Burlington County Times

Opponents Of Health Care Overhaul Mobilizing Against Latest GOP Bill

Burlington County Times — September 20, 2017

By David Levinsky, staff writer

Republicans in Congress are making a final push to try again to muster the votes needed to repeal and replace the Affordable Care Act, and New Jersey opponents of the overhaul are once again mobilizing to try to save the Obama-era law.

The opposition got a lift Wednesday when Gov. Chris Christie spoke against the latest GOP proposal, which seeks to repeal most of the Affordable Care Act and transform its funding into block grants for states to establish their own health care programs.

The proposal from Republican Sens. Lindsey Graham, of South Carolina, and Bill Cassidy, of Louisiana, also would end the ACA's expansion of Medicaid in 2020 and replace the federal funding for the low-income health insurance program with a per-capita block grant.

Christie came out against the plan due to its projected impact on New Jersey, one of the 31 states that opted to expand its Medicaid program by raising the income eligibility for adults.

Early estimates are that New Jersey could lose about $3.9 billion in federal funds if the proposal becomes law, according to the left-leaning Center for Budget and Policy Priorities.

Christie told reporters after an unrelated event in Somerset County that he disagrees philosophically with the Affordable Care Act and agrees with the concept of block grants, but that he opposes the Graham-Cassidy measure because of how it would impact the state.

Over half a million New Jersey adults have gained insurance coverage since the expansion in 2014.

"I can't support a bill that takes $3.9 billion away from the people of the state of New Jersey," Christie said.

Some 900,000 New Jersey residents could be at risk of losing coverage either through cuts in Medicaid or the loss of tax credits and subsidies provided by the Affordable Care Act, according to Ray Castro, senior policy analyst for left-leaning think tank New Jersey Policy Perspective, who said the measure combines many of the worst components of the previous GOP bills.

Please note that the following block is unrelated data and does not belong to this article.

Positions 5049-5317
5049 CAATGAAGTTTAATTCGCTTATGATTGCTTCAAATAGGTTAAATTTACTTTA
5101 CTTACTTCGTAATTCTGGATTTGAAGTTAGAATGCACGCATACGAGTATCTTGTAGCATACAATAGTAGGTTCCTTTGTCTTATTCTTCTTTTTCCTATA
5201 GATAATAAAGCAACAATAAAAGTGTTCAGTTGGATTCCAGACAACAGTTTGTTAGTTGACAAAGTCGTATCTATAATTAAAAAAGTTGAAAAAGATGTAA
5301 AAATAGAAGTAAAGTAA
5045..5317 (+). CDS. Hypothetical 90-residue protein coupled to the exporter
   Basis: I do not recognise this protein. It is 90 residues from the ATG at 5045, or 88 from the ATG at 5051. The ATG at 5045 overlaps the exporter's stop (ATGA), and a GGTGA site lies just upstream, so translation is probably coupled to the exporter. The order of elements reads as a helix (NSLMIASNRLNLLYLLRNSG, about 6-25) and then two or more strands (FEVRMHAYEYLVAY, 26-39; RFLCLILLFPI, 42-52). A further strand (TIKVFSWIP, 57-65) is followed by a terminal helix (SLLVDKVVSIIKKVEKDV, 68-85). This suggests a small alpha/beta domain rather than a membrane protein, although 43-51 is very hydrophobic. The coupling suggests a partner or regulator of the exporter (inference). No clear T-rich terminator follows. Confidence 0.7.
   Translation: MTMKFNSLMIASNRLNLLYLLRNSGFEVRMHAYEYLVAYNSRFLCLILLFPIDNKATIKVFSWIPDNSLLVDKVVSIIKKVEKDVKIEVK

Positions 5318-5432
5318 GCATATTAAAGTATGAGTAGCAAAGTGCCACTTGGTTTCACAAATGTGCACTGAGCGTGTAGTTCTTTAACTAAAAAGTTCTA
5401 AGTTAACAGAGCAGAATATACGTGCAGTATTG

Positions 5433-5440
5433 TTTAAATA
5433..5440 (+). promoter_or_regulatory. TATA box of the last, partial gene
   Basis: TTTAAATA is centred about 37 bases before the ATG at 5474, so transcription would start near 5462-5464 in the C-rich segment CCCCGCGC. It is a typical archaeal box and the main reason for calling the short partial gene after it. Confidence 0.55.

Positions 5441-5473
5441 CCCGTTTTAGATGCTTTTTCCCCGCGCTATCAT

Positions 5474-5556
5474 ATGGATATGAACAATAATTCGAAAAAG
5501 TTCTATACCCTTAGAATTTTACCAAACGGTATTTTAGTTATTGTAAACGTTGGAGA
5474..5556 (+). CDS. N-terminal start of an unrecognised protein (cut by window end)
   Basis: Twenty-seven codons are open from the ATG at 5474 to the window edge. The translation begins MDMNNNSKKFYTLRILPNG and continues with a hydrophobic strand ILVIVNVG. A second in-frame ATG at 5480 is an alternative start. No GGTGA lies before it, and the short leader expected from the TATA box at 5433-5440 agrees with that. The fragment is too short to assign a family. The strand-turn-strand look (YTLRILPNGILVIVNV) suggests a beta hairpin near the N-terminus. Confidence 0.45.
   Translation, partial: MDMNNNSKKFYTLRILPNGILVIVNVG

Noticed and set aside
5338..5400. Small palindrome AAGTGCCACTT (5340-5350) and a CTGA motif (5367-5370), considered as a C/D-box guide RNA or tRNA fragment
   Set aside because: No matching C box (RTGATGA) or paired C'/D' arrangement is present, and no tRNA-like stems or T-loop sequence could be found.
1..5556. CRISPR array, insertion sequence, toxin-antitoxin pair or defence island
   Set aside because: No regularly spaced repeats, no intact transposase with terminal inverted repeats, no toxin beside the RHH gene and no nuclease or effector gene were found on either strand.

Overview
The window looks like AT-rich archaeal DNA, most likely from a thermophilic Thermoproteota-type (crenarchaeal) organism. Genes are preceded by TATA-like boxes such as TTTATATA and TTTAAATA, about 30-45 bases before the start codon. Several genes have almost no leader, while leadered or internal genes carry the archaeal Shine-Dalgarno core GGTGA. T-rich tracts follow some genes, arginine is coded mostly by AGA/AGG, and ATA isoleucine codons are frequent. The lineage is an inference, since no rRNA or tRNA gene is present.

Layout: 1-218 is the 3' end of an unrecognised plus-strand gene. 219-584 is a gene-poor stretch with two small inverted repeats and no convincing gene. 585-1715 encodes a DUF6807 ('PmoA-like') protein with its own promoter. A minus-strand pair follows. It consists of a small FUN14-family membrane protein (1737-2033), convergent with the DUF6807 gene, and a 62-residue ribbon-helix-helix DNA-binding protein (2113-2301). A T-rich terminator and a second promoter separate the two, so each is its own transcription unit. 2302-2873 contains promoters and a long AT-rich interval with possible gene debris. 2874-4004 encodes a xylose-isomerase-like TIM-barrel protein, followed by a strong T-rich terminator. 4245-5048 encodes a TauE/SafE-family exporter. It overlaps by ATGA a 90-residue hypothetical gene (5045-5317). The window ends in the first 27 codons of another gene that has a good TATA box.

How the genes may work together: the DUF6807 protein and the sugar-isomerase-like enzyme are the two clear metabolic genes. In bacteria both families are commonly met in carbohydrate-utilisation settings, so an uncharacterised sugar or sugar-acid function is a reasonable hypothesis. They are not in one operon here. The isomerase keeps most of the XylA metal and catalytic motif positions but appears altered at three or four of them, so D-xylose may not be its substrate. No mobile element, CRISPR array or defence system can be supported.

"It's really just a repeal rather than a repeal and replace bill. It eliminates all the marketplace subsidies, all the funding for Medicaid expansion and the essential benefits requirement," Castro said. "What is there left?"

Republicans are racing against the calendar to find the 50 Senate votes needed to pass the measure before the end of the month, as the GOP's authority to avoid a Democratic filibuster using "budget reconciliation" ends with the start of the new fiscal year.

Previous efforts to pass a health care overhaul out of the Senate crashed and burned and GOP leaders have admitted that this new bill is likely their last chance to keep their seven-year promise to repeal the law also known as Obamacare.

Senate Majority Leader Mitch McConnell has yet to commit to posting the bill for a vote, a sign that the party still doesn't have the necessary votes to ensure passage. But McConnell has spoken in favor of the measure, arguing that it would give state governors and legislators the chance to responsibly craft their own health care plans.